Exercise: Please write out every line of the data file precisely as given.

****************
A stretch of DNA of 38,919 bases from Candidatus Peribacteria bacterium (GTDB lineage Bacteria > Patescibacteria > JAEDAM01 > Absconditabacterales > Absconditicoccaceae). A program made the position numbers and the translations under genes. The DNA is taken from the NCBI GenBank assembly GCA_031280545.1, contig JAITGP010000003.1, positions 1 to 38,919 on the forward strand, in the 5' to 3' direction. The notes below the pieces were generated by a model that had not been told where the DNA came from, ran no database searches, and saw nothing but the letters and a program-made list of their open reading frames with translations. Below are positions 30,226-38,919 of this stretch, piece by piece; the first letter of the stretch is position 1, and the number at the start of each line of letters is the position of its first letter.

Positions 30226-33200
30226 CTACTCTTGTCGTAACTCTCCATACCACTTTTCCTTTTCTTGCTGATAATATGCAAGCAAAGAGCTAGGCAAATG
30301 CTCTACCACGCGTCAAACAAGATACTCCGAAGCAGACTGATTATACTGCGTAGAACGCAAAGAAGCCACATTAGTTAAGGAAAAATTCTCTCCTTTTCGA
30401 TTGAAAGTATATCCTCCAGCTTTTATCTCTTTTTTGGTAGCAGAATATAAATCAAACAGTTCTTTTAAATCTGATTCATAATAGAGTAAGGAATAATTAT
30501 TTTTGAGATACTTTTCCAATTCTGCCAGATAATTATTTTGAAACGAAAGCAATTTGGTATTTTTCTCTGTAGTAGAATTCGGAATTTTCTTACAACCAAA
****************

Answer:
A stretch of DNA of 38,919 bases from Candidatus Peribacteria bacterium (GTDB lineage Bacteria > Patescibacteria > JAEDAM01 > Absconditabacterales > Absconditicoccaceae). A program made the position numbers and the translations under genes. The DNA is taken from the NCBI GenBank assembly GCA_031280545.1, contig JAITGP010000003.1, positions 1 to 38,919 on the forward strand, in the 5' to 3' direction. The notes below the pieces were generated by a model that had not been told where the DNA came from, ran no database searches, and saw nothing but the letters and a program-made list of their open reading frames with translations. Below are positions 30,226-38,919 of this stretch, piece by piece; the first letter of the stretch is position 1, and the number at the start of each line of letters is the position of its first letter.

Positions 30226-33200
30226 CTACTCTTGTCGTAACTCTCCATACCACTTTTCCTTTTCTTGCTGATAATATGCAAGCAAAGAGCTAGGCAAATG
30301 CTCTACCACGCGTCAAACAAGATACTCCGAAGCAGACTGATTATACTGCGTAGAACGCAAAGAAGCCACATTAGTTAAGGAAAAATTCTCTCCTTTTCGA
30401 TTGAAAGTATATCCTCCAGCTTTTATCTCTTTTTTGGTAGCAGAATATAAATCAAACAGTTCTTTTAAATCTGATTCATAATAGAGTAAGGAATAATTAT
30501 TTTTGAGATACTTTTCCAATTCTGCCAGATAATTATTTTGAAACGAAAGCAATTTGGTATTTTTCTCTGTAGTAGAATTCGGAATTTTCTTACAACCAAA